Peter Smith’s inspirational journey from the streets to the boardroom

Peter Smith has seen the best and worst of life. Overnight he decided to choose himself over the bottle. Sophie Sandberg explains how he’s now helping others do the same.

Voluntary Action Leicestershire- Helping people change their lives for the better in big orange letters is the first thing I see as I’m standing outside a tired-looking concrete building. Without the eye-catching sign, I wouldn’t have thought much of the building or the work that goes on behind those glass doors.

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Peter Smith preparing for a meeting in his office

I take a deep breath before I make my way into the building. It doesn’t take long before Peter Smith, the managing director of Aspiro, steps out of the lift. When you first hear the word ‘managing director’ most of us would probably think of an authority figure, but the man in front of me, although he looks professional, has a certain glow about him that is so rare nowadays. He immediately tells me that they will soon relocate to a location that’s more suitable for the organisation and excitement just beams out of his eyes. I would never have been able to guess what this man has gone through to get to where he is today.

“Nowadays I only drink this,” he says with a chuckle as he takes a sip of his Pepsi Max. We walk into a fairly large office full of desks and computer screens. Even though there are people around us Peter doesn’t seem to mind and starts sharing his story with me.

He said his addiction took a hold of him when he was in his twenties and after splitting up from a long-term relationship it only got worse. “After the split-up, I replaced it with the pub and I realised that drinking was more important to me. I realised that drinking was my first love.”

It was not until he had spent three weeks living on the street, after being kicked out of a Buddhist centre due to disorderly behaviour and spending six months in a homeless hostel that he was admitted to a mental health unit that he got the help he really needed. After already having gone through rehab a couple of times before, this was the first time a psychiatrist looked beyond the drinking and diagnosed him with bipolar disorder. “I almost feel grateful that I’ve got a mental health problem because had it simply been drinking I’d dread to think where I’d be now.”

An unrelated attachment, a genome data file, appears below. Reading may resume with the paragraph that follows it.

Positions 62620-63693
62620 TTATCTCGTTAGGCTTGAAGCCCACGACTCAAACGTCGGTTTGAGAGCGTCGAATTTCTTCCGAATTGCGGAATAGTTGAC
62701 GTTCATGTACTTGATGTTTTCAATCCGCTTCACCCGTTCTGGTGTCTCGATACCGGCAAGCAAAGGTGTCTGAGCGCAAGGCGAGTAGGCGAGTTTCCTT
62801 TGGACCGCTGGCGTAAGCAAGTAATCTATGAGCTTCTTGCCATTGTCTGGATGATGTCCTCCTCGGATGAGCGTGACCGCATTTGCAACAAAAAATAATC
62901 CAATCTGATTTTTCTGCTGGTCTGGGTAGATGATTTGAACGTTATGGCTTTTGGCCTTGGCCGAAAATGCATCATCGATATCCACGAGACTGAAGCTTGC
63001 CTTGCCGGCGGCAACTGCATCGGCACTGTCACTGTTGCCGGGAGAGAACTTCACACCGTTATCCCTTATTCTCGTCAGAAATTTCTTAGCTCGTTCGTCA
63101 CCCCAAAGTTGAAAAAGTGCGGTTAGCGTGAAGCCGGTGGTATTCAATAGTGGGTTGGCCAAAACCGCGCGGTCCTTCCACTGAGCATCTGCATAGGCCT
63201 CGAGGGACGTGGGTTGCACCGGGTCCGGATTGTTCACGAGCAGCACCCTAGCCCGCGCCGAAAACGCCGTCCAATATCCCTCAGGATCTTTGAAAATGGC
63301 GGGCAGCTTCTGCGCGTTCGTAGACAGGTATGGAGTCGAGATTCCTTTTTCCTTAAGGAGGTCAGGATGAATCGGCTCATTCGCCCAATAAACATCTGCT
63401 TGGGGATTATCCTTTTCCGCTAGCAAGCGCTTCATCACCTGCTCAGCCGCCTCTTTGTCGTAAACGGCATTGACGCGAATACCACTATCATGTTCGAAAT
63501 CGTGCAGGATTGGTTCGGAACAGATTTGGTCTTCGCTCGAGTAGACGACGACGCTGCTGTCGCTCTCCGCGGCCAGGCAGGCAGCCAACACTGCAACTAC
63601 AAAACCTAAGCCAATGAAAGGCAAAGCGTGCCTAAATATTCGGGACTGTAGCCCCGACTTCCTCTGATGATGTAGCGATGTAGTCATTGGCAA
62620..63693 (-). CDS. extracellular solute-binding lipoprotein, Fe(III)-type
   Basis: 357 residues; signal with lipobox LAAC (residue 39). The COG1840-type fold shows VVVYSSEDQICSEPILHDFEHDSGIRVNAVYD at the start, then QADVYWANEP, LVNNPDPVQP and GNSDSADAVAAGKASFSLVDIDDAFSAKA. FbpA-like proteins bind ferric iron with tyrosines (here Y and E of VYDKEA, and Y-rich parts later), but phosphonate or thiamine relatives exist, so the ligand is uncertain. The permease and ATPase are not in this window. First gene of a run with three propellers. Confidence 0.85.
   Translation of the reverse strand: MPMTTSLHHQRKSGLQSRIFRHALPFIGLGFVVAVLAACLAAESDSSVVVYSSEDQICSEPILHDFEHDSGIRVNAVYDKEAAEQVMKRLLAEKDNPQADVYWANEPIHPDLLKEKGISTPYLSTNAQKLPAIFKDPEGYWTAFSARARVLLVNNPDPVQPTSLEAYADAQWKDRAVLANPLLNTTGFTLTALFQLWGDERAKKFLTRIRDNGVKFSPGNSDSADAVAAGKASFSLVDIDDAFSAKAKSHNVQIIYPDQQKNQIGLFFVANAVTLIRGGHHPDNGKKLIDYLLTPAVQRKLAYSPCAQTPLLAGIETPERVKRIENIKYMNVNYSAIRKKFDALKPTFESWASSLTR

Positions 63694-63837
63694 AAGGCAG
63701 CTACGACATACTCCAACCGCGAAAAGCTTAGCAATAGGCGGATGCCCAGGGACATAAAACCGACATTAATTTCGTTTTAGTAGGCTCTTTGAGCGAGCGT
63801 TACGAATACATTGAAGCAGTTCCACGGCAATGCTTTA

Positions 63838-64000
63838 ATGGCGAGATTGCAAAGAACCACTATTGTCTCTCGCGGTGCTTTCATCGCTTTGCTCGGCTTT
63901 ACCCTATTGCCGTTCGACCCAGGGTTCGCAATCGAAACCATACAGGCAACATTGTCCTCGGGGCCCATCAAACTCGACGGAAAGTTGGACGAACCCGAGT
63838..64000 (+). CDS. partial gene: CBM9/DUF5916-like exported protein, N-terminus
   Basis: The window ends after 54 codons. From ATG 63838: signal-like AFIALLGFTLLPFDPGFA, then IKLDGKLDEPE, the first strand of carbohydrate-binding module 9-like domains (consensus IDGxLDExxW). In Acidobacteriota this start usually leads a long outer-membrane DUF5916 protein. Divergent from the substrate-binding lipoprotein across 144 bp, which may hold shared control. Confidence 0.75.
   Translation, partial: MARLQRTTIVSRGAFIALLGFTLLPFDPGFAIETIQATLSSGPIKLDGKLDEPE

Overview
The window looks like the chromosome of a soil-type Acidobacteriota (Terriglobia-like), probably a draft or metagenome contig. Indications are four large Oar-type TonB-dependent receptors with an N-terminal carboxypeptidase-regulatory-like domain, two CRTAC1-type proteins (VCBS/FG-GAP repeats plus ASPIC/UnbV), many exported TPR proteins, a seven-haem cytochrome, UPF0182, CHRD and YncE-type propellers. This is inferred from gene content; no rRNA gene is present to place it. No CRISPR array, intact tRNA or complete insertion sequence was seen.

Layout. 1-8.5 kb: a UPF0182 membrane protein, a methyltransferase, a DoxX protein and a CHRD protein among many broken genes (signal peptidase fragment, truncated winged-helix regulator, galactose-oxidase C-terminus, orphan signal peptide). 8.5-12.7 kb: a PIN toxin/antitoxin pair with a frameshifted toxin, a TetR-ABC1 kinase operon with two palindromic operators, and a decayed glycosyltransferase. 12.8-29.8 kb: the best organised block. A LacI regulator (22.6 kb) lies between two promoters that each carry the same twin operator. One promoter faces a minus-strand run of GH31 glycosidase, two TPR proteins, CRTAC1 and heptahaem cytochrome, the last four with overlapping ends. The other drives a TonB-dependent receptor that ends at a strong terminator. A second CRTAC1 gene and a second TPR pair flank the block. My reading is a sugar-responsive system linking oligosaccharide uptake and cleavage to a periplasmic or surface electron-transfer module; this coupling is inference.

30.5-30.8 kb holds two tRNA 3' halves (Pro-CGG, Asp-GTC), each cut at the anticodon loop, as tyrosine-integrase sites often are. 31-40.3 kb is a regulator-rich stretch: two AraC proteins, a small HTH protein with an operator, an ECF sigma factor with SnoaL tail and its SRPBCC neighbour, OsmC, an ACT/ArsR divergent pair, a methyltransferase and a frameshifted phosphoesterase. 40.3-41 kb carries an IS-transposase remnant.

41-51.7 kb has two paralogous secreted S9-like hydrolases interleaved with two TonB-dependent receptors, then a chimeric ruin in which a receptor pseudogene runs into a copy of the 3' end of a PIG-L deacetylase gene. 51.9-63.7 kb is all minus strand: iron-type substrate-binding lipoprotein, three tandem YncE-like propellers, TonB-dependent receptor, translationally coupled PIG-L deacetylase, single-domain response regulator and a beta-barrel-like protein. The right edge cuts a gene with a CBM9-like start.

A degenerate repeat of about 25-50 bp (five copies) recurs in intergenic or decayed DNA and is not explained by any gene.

“If I could, I’d tell my younger self that the answer is not in a bottle and that alcohol won’t take away the fear.” He said that drinking made him lose all his fears in life, made him more confident and made him feel better about himself. “When I had my first drink at the age of 14 I found something that took it all away and that’s why I loved it so much.”

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Aspiro working on the Zero project in Leicester

When Peter talks about his past he refers to it as his ‘former life’. He used to be a social worker with a background in employment work, which he got back to when his daughter was born 16 years ago. That’s when he started controlling his drinking and ended up as an operations manager. When that job came to an end he founded Aspiro, a social enterprise that supports people in a more personal way. “The term Aspiro means to aspire, so I’m very keen on helping people achieve their aspirations as oppose to let someone just go into the first job that comes along.”



With pride he says the organisation provides employment advice and specialist support, plus learning opportunities for people from disadvantaged groups.

Peter has just started, what he refers to as, his ‘legacy project’ which he calls the ZERO project, a recycle and upcycle scheme for business waste in Leicester. “The ultimate aim is to bring communities together because Aspiro is very much working with individuals but I want to do something more than that.” He wishes to put this concept into various communities to help them take pride in their area and work together to a point where aspects such as age, ethnicity and gender become irrelevant.

Peter has now gone back university to complete a degree in humanities and art, and although he has got a lot on his plate, he says his biggest priority is his.

Suddenly the iPhone on the table starts vibrating, he answers the call and we take a five-minute break. It’s his daughter. “Having a child, certainly for me, has been the making of me” he says, and it’s the way he says it that makes it so believable.

“I absolutely adore my daughter and she really is my reason for living. I want to see my daughter do well in terms of feeling confident and really like herself.”

What this man has gone through is, for me, something unimaginable. He looks just like anyone else. No labels are there to tell me any different. It’s just his story and drive that makes him extraordinary.

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